Qatar Airways faces its latest challenge as Middle Eastern states suspended its diplomatic ties with Qatar.
A political stand-off has seen Saudi Arabia, Bahrain, Egypt and the United Arab Emirates cut relations with Qatar and as a consequence, its state-owned air carrier is paying the cost. Yemen, Libya and the Maldives have also joined in prohibiting Qatar based airlines from entering into their territory. Fifty daily flights were grounded, and air travel between the countries has almost stopped completely. Hamad International Airport is in a state of chaos as this restriction significantly impacts on the Qatari nationals’ travel network.
This will do doubt place a significant shock on the airline’s business. Saudi Arabia and the UAE are Qatar Airways’ largest market. One firm estimates that the loss of traffic and the forced landings will cost the airline 30 per cent of its revenue. There are only two routes Qatar Airways maintains – two paths through Bahraini airspace (its only exit to the rest of the world). No doubt, this will become largely congested.
Qatar Airways is significantly reliant on transfer of international traffic. Its primary destinations include Europe and the United States. Qatar’s domestic market does not provide a large source of revenue, a characteristic of the airline’s so-called ‘hub-and spoke’ model. The airline flies to over 150 destinations worldwide, and its usual pathway overseas via Saudi Arabia is no longer an option. It is difficult flying over Iran due to Bahraini airspace – which is dominant in the region. This is because Bahrain was the first nation in the area to start its own airline. Most of the skies were theirs to fly through.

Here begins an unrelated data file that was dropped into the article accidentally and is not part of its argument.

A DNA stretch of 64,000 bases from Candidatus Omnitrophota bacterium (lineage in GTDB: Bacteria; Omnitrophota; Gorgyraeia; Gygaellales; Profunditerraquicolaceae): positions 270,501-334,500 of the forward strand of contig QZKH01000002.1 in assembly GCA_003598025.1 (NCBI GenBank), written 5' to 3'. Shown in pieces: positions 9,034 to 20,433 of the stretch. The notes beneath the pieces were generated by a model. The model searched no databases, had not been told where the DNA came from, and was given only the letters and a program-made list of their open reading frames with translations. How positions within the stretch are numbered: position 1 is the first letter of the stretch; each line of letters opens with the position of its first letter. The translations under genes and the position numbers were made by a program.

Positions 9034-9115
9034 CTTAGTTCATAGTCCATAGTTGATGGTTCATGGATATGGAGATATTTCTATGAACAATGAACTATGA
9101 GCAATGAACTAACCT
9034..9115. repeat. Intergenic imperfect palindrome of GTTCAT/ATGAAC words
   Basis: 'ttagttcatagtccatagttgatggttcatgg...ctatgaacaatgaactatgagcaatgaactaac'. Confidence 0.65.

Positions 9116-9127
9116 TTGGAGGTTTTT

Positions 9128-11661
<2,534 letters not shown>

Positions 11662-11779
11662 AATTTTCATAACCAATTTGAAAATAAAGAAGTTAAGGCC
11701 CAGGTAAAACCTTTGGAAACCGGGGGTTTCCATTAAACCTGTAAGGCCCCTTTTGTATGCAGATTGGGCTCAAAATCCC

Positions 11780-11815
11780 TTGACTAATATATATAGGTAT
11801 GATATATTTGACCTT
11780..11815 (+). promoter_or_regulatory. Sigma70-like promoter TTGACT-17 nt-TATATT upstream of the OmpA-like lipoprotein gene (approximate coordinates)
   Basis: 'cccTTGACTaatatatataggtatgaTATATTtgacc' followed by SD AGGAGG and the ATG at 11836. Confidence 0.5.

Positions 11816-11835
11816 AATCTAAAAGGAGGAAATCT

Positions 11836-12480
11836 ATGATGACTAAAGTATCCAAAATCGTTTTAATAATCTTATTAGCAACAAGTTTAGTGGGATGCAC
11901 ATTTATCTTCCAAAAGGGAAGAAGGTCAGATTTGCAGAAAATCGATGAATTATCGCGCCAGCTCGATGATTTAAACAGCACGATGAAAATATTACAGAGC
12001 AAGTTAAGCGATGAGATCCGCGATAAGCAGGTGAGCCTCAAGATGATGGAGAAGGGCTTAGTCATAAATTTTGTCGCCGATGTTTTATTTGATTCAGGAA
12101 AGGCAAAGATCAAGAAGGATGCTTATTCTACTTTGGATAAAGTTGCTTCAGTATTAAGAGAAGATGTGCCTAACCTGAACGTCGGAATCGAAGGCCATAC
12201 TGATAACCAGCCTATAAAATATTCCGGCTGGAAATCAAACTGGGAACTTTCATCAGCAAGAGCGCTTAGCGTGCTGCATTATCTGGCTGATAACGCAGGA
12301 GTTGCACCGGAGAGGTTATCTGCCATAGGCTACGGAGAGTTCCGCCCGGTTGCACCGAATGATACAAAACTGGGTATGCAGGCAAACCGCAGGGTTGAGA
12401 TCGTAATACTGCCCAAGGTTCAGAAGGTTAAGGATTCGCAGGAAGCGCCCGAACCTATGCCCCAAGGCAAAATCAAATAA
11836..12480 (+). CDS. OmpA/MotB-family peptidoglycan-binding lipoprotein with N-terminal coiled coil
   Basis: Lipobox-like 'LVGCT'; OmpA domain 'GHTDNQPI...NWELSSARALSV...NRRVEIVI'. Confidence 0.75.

If Bahrain had not granted Qatar Airways this route, the entire airline would literally be grounded. Despite this ongoing crisis, Qatar Airways has been fairly calm. It announced on Twitter: “Our global operations remain unaffected and it’s business as usual”.
Qatari nationals are even banned on Qantas flights. They may not board flights to Dubai as the UAE has banned them from passing through its airports. However, Australian Foreign Minister Julie Bishop noted that Australia will not ban flights directly to Qatar. Qatar Airways operates flights on a daily basis to Doha from Sydney, Melbourne and Perth.
It will be interesting to see how the crisis develops. Theoretically, Qatar Airways’ rights are protected by the ‘Five Freedoms Agreement’, to which Bahrain, the UAE and Egypt are signatories. It guarantees first freedom rights; the right to fly over another country’s territory without landing. In practice, as we can see, violation of these rules are easy.